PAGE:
William Edward Hipkins
William Edward Hipkins was born in Birmingham on 1st January 1857, the son of George Frederick and Rebecca Hipkins. The family founded and owned a brass foundry in Edgbaston known particularly for its corkscrews.
William attended grammar school in Birmingham and then, like his sister Bertha, travelled through the USA and continent before joining the family firm as an Apprentice engineer in 1875. By 1882 he was the assistant manager and then became the manager from 1886 to 1889.
He moved on in 1890 to manage J & E Wright, manufacturers of steel ropes, until 1895. During this period, he wrote a book entitled “The wire rope and its applications”.
In 1895 William became the final MD of James Watt and Co. Engineering and bought the Soho foundry. He also became MD of WT Avery, weighing machinists, and moved their manufacturing base from West Bromwich to the Soho Foundry. He was said to have revolutionised working practices including an emphasis on good customer service and providing training schemes for his employees.
Now a successful and influential Birmingham industrialist, William remained a Director of J & E Wright, became a Director of BSA, a Governor of the University of Birmingham and took over the family business when his mother died.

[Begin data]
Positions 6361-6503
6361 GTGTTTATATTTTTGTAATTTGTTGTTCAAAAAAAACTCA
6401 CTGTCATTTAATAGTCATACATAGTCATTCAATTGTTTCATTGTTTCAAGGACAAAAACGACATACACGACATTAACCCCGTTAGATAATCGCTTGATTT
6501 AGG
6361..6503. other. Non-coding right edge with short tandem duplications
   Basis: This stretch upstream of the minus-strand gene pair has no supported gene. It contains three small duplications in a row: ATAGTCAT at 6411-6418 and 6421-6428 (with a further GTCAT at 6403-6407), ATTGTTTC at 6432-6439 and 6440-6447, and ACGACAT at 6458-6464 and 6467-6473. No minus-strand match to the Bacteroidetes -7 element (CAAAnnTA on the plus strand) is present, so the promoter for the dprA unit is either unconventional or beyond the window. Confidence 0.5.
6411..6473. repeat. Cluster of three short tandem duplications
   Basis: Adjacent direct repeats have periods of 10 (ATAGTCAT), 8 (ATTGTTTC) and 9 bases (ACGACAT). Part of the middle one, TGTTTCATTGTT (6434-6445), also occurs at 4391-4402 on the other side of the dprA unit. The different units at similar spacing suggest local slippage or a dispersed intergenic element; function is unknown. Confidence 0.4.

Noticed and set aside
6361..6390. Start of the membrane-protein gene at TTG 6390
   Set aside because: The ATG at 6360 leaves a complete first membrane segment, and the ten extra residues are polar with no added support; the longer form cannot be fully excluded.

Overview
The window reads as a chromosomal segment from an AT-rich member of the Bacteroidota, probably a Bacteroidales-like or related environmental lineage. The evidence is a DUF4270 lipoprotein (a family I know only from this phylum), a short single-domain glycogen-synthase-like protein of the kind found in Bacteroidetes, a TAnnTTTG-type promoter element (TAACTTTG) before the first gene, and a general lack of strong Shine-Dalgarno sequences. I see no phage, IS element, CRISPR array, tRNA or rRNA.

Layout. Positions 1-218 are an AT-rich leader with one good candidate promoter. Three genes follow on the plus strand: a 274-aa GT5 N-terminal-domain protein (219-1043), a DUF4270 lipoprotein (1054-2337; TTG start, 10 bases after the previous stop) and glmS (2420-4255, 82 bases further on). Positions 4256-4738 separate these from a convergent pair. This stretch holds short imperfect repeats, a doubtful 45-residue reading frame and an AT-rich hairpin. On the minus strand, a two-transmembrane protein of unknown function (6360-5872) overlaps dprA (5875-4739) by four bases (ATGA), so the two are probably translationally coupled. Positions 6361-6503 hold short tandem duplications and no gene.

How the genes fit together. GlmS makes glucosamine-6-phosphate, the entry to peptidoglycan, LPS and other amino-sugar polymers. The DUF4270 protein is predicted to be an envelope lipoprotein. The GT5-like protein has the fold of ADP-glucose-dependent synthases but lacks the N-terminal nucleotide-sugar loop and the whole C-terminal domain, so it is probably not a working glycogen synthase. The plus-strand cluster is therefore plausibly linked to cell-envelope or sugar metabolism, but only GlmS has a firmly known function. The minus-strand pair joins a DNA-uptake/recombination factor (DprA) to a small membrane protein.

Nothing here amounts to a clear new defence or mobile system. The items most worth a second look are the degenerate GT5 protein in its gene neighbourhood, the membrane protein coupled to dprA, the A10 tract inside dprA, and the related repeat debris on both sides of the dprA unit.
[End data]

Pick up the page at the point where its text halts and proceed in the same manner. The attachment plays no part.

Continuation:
William Hipkins lived in Augustus Road in Edgbaston and had a London base for business purposes. In 1905 he married Lavinia Green in London but sadly she was to die of cancer in 1910. The couple did not have any children.
In 1912 William was due to visit a new Avery’s factory in Milwaukee as they had just been given a large contract to supply weighing machines to the US Navy dockyards.
He arranged to travel first class on the RMS Titanic’s maiden voyage from Southampton. W. T. Avery had supplied a weighing machine in the Turkish bath on the liner and much of the weighing equipment used at Southampton docks. William occupied cabin C39 and was First Class passenger number 680. The ticket had cost him £50.
William Edward Hipkins died on 15th April 1912 when RMS Titanic sank. His body was never recovered. He was later described in the local press as a “forgotten industrial giant”.
The RMS Titanic, a luxury steamship, sank in the early hours of April 15, 1912, off the coast of Newfoundland in the North Atlantic after sideswiping an iceberg during its maiden voyage. Of the 2,240 passengers and crew on board, more than 1,500 lost their lives in the disaster. One of the passengers who’s body was never found was a local industrialist named William Edward Hipkins.